Understanding the transition pathways and service needs of rural youth

Published on

April 10, 2020

In 2019, ISF Advisors and RAF Learning Lab launched Pathways to Prosperity, a report about the state of the rural and agricultural finance sector. The report presents new, dynamic frameworks for accelerating progress toward closing the $170 billion smallholder financing gap. Recognizing the critical role they play in rural economies, the research included deep dives on engaging both women and youth in achieving inclusive agricultural transformation. In this blog, we share key learnings from the youth deep dive.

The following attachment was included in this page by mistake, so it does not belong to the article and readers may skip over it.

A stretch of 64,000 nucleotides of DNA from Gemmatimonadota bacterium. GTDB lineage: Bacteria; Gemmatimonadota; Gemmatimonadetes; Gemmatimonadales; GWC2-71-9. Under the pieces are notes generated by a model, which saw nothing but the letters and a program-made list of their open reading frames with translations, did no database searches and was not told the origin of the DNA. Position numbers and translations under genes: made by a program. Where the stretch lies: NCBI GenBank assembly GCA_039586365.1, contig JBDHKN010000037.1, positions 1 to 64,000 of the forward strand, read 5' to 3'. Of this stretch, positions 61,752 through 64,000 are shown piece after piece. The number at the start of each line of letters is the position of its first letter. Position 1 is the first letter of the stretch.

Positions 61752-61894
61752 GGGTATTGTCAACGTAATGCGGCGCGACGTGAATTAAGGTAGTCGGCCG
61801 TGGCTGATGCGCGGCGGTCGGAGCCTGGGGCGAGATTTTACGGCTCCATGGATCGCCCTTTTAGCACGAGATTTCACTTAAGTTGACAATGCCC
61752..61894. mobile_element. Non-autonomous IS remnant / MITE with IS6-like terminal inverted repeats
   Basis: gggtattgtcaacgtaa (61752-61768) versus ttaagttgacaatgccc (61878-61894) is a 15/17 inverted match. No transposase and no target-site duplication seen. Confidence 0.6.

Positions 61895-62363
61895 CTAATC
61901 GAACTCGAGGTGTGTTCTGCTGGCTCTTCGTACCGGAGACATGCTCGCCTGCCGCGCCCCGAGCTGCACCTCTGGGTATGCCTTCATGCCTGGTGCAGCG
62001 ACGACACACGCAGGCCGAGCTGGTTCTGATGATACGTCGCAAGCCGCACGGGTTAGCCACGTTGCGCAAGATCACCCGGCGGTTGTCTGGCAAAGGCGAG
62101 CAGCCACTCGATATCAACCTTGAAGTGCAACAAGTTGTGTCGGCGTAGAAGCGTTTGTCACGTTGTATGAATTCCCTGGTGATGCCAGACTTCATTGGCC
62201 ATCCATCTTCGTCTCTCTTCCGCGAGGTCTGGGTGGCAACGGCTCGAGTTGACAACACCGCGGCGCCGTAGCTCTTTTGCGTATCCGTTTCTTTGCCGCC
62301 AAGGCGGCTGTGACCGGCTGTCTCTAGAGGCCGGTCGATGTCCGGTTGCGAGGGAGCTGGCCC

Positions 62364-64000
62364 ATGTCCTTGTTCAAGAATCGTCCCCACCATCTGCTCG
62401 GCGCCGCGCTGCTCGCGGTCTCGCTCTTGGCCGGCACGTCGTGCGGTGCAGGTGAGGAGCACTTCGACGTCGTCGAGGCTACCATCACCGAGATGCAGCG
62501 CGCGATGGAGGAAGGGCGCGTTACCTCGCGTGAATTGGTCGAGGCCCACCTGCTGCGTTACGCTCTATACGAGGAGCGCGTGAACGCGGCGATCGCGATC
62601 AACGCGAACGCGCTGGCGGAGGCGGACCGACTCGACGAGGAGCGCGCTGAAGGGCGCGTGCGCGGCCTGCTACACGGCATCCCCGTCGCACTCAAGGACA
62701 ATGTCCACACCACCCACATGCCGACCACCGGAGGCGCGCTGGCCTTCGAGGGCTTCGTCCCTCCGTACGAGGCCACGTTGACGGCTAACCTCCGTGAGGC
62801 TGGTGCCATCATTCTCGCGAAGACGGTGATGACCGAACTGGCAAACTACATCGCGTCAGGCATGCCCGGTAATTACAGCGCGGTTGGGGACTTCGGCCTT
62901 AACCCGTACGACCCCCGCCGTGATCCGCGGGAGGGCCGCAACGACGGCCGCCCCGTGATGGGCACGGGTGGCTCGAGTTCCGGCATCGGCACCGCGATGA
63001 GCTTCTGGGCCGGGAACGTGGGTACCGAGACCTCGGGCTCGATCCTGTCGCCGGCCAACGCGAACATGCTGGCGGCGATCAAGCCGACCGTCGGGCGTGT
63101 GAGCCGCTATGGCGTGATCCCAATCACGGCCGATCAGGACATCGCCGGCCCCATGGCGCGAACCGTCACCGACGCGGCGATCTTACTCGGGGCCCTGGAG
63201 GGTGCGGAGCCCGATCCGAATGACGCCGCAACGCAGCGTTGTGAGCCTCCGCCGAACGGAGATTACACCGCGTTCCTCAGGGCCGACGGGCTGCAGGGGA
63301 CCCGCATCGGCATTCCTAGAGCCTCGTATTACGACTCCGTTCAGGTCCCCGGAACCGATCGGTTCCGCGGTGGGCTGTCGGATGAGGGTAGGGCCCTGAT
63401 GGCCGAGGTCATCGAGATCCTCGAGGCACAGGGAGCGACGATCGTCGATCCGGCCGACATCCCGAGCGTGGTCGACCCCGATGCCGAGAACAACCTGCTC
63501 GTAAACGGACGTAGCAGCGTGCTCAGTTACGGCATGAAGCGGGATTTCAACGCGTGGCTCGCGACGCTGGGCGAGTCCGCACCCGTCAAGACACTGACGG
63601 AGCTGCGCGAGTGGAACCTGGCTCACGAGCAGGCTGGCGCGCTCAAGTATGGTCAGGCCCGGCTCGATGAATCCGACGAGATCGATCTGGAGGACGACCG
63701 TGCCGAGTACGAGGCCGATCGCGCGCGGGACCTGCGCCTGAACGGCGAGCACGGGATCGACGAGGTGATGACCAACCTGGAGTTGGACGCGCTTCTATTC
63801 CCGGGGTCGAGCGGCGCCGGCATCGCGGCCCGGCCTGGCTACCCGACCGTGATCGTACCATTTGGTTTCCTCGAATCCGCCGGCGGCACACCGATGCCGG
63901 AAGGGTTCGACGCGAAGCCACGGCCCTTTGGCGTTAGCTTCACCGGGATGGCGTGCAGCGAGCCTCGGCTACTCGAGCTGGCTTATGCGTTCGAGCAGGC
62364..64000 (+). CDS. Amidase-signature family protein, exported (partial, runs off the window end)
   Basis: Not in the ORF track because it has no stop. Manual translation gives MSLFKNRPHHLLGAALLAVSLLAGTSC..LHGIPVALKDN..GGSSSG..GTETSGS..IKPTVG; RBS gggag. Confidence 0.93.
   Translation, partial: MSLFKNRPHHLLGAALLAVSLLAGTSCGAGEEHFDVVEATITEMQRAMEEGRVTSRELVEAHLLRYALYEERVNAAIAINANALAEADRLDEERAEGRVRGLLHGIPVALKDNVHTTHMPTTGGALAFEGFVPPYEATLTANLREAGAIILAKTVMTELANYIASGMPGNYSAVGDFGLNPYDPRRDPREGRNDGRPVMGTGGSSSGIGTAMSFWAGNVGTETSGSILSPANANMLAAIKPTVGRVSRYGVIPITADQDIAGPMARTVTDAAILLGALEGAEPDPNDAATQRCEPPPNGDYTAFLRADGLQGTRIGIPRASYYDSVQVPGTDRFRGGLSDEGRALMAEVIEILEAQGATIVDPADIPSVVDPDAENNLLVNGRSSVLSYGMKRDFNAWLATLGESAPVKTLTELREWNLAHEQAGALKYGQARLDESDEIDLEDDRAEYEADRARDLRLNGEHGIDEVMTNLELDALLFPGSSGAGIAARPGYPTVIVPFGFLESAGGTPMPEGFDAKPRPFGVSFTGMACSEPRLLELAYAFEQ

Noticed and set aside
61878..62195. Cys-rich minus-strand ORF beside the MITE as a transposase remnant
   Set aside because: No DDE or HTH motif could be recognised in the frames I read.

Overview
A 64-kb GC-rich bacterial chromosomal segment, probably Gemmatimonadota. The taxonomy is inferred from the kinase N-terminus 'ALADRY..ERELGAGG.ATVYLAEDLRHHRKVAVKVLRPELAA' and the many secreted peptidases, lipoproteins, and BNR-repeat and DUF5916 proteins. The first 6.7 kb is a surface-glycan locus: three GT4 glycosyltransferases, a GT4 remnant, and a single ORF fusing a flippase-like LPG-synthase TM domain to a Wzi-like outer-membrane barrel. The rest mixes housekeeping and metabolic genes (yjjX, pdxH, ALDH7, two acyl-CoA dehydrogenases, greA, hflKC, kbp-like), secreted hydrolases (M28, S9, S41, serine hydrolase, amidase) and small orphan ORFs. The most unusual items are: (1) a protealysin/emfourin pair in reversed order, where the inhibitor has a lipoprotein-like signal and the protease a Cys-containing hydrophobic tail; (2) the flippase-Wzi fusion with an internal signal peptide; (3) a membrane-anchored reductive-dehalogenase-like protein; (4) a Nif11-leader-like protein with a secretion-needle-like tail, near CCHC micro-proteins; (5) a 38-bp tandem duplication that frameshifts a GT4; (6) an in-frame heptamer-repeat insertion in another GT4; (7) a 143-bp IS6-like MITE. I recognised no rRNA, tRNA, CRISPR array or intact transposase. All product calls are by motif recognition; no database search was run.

A NOTE ON COVID-19:  The emergence of COVID-19 in the past three months has the potential to dramatically affect young people's transitions due to: (1) a loss of employment, (2) a return to on-farm activities, and (3) shifting household dynamics as a result of illness in the family.  While we don't directly address these dynamics in this piece, the youth deep dive provides a stong baseline from which to consider how COVID-19 will likely affect rural youth.  Over the coming months, the Lab in collaboration with ISF Advisors will be launching an Emergency Briefing Series on COVID-19 which will consider rural youth livelihoods. If you'd like to support that research effort, please reach out.  

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The global youth challenge

The global youth challenge in four figures: 1 billion, 3x, 500 million, two-thirds